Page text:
Valentine Augustine (Val) ROCHFORT

ROCHFORT, Valentine Augustine

Service Number: 6575
Enlisted: 28 April 1916, Cootamundra, New South Wales
Last Rank: Private
Last Unit: 9th Field Ambulance
Born: Jerilderie, New South Wales, 1 October 1898
Home Town: Jerilderie, Jerilderie, New South Wales
Schooling: St Patrick's, Goulburn
Occupation: Farmer
Died: Died of Wounds (leg & thigh), Bray sur, Somme, France, 23 August 1918, aged 19 years
Cemetery: Villers-Bretonneux Military Cemetery
Villers-Bretonneux Military Cemetery, Villers-Bretonneux, Picardie, France
Memorials: Australian War Memorial Roll of Honour, Jerilderie War Memorial
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World War 1 Service

28 Apr 1916: Enlisted AIF WW1, Cootamundra, New South Wales
7 Oct 1916: Involvement AIF WW1, Private, 6575, 2nd Infantry Battalion, --- :embarkation_roll: roll_number: '7' embarkation_place: Sydney embarkation_ship: HMAT Ceramic embarkation_ship_number: A40 public_note: ''
7 Oct 1916: Embarked AIF WW1, Private, 6575, 2nd Infantry Battalion, HMAT Ceramic, Sydney
23 Aug 1918: Involvement AIF WW1, Private, 6575, 9th Field Ambulance

Help us honour Valentine Augustine Rochfort's service by contributing information, stories, and images so that they can be preserved for future generations.


From the Australian War Memorial: 6575 Private Valentine Augustine Rochfort, 9th Field Ambulance AAMC

DOW 23 August 1918

Story delivered 26 October 2013

Today we remember and pay tribute to Private Valentine Augustine Rochfort of the Australian Army Medical Corps. Val Rochfort was born in Jerilderie, New South Wales, and was the third son of Joseph and Emilie Rochfort to enlist in the Australian Imperial Force. He did so at Cootamundra in April 1916 after gaining his parents permission, as he was only 18. He was sent overseas with reinforcements to the 2nd Battalion.  On arrival in England, Rochfort continued the training program he began in Australia. However, during musketry training at Liverpool it was suspected that he had a problem with his sight. He was sent to Larkhill for a medical board early in 1917 where it was determined he had a detached retina in his right eye. It had probably been present since before enlistment, and he was boarded permanently unfit for military service.Rochfort stayed in training camps in England for some time, working on pioneer fatigues until he was recommended for use in the Medical Corps. Rochfort was sent to France with the 9th Field Ambulance as a stretcher bearer in late 1917. He was known as a great talker and a very pleasant fellow and proved popular with all the men in his unit. He served with them for several months.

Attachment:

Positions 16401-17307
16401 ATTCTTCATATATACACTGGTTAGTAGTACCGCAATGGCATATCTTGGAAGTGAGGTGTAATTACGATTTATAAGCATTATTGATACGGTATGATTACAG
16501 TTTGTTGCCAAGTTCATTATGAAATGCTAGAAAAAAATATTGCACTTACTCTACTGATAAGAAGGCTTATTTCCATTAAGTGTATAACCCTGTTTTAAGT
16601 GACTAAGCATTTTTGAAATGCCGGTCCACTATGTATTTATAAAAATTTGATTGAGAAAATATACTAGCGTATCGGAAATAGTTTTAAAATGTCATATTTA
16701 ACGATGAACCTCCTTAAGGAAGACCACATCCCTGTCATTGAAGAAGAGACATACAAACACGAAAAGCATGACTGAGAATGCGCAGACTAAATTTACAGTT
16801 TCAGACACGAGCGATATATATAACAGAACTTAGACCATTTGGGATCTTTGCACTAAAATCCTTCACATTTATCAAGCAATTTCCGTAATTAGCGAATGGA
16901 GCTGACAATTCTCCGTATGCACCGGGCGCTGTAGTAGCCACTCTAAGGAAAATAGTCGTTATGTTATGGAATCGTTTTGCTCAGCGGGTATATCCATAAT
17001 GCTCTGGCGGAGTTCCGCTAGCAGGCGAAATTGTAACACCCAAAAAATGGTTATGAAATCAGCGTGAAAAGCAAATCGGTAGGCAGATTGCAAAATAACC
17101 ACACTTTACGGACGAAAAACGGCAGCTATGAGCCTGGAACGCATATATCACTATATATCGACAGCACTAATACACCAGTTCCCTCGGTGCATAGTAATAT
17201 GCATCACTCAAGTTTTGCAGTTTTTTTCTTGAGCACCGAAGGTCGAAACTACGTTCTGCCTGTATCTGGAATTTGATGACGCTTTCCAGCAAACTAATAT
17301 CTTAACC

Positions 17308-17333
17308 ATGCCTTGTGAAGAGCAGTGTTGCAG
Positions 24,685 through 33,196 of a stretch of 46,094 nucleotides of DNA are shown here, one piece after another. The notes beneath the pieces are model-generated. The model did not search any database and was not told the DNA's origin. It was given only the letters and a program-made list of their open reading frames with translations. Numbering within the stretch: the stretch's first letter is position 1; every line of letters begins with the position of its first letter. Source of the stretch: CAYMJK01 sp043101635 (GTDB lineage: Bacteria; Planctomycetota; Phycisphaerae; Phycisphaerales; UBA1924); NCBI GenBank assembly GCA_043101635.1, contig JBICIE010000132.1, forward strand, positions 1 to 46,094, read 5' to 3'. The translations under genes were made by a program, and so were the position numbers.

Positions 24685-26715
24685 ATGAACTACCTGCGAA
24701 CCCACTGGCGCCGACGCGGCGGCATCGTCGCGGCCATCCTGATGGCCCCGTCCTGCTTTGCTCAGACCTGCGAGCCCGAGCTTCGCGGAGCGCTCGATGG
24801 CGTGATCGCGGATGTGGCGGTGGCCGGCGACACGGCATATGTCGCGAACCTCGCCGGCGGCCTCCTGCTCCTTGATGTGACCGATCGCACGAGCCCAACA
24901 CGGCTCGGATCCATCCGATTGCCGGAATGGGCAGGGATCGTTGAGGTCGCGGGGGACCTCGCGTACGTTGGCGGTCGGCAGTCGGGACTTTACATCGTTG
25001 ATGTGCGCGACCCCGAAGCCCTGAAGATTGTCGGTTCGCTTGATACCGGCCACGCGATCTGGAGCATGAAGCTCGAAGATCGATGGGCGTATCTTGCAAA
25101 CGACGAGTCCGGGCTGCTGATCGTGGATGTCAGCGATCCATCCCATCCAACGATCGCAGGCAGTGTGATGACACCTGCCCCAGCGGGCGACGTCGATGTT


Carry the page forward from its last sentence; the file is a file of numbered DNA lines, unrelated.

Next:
On 23 August 1918, as the Allies were finally making large inroads into the German positions, Rochfort was performing his duties near the French village of Sailly-le-Sec. His position came under heavy shell fire, and he took shelter in a dugout. Two shells dropped, the first right outside of the dugout, and two of his mates got out. The second shell was a direct hit. Rochfort was severely wounded in the blast, and some who witnessed it thought he was killed outright. He survived long enough to receive some treatment at the 9th Field Ambulance station before dying of the shell wounds to his legs and thighs. Shortly before being hit, Val Rochfort had posted a letter home in which he told his family about the fortnight s leave he had just returned from, and describing the big push he was part of. His family received the letter after being notified of his death.

A comrade of Rochfort wrote:

We have lost a comrade whom we all admired for his straightforwardness and clean living, and one who was always ready when there was work to be done. Never complaining, he always kept cheery, making the best of things when they were going wrong.

Val Rochfort was 20 years old. His name is listed on the Roll of Honour on my right, along with more than 60,000 others from the First World War. This is but one of the many stories of courage and sacrifice told here at the Australian War Memorial.

We now remember Private Valentine Augustine Rochfort, and all of those Australians who have given their lives in the service of our nation.